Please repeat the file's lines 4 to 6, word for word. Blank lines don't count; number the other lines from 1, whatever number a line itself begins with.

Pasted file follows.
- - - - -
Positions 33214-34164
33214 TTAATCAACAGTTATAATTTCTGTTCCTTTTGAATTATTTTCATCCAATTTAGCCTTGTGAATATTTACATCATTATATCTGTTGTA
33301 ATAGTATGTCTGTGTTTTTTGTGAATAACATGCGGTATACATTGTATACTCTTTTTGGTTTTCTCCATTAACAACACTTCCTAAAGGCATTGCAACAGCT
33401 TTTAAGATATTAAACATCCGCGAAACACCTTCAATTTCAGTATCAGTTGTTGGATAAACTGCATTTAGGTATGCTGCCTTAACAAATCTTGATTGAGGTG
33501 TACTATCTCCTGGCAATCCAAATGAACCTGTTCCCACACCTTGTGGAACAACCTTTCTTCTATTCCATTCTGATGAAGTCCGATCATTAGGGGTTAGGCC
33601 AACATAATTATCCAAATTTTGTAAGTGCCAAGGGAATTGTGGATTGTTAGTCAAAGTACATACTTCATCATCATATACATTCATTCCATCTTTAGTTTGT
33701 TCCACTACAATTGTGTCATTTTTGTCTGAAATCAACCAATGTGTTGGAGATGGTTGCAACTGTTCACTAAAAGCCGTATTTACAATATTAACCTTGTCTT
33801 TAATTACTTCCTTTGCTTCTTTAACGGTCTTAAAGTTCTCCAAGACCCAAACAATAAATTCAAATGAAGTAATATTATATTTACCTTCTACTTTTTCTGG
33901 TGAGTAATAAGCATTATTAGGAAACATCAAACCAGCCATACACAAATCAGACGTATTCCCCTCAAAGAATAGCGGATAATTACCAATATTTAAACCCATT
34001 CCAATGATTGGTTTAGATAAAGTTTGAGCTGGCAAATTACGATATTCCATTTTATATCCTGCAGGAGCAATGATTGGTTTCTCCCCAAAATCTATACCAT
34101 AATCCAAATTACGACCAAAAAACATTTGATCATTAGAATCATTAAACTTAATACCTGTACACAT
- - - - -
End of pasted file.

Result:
33401 TTTAAGATATTAAACATCCGCGAAACACCTTCAATTTCAGTATCAGTTGTTGGATAAACTGCATTTAGGTATGCTGCCTTAACAAATCTTGATTGAGGTG
33501 TACTATCTCCTGGCAATCCAAATGAACCTGTTCCCACACCTTGTGGAACAACCTTTCTTCTATTCCATTCTGATGAAGTCCGATCATTAGGGGTTAGGCC
33601 AACATAATTATCCAAATTTTGTAAGTGCCAAGGGAATTGTGGATTGTTAGTCAAAGTACATACTTCATCATCATATACATTCATTCCATCTTTAGTTTGT